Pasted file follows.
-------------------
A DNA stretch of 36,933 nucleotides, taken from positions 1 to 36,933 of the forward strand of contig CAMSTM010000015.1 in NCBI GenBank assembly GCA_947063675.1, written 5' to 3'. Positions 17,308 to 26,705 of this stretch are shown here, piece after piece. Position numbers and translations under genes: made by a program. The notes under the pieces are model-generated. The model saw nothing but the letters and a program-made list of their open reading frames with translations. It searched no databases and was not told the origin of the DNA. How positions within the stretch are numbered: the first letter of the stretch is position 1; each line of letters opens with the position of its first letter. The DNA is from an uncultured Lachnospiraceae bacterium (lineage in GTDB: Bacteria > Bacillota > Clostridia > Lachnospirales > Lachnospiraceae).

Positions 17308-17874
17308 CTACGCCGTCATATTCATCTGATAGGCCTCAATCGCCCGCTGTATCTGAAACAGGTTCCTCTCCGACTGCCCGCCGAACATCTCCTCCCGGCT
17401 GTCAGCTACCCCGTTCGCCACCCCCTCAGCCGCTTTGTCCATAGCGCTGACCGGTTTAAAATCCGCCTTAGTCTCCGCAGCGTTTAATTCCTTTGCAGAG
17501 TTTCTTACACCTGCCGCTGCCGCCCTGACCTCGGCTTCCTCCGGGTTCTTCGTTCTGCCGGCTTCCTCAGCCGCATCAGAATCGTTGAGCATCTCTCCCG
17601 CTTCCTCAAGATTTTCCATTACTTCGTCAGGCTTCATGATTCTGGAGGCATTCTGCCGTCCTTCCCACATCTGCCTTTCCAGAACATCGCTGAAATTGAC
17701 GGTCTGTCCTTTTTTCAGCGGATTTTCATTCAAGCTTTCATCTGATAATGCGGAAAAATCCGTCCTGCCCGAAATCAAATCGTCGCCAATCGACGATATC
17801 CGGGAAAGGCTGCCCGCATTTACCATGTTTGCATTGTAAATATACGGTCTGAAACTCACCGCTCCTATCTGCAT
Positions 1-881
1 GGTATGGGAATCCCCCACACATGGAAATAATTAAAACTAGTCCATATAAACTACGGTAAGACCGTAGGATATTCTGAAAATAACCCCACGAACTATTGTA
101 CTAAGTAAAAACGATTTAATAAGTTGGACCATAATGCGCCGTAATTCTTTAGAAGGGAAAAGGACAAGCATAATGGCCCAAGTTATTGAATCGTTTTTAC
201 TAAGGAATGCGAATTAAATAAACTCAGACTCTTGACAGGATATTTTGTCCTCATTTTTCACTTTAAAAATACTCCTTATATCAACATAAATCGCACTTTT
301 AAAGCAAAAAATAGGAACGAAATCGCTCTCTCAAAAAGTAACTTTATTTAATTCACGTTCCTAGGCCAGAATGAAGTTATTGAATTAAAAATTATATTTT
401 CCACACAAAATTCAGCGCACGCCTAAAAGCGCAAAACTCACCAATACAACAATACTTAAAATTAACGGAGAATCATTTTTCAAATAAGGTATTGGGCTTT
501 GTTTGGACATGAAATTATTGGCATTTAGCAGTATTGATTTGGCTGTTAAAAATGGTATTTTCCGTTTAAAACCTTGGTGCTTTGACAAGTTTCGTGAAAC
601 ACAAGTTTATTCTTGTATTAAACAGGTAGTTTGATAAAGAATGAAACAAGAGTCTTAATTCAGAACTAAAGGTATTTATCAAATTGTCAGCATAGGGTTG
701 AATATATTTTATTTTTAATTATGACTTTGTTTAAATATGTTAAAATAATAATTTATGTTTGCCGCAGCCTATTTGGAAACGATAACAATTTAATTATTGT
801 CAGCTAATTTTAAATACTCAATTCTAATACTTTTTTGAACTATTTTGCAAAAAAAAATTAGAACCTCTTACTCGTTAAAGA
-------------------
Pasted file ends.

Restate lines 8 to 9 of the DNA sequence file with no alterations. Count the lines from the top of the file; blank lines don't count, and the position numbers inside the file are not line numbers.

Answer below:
17801 CGGGAAAGGCTGCCCGCATTTACCATGTTTGCATTGTAAATATACGGTCTGAAACTCACCGCTCCTATCTGCAT
Positions 1-881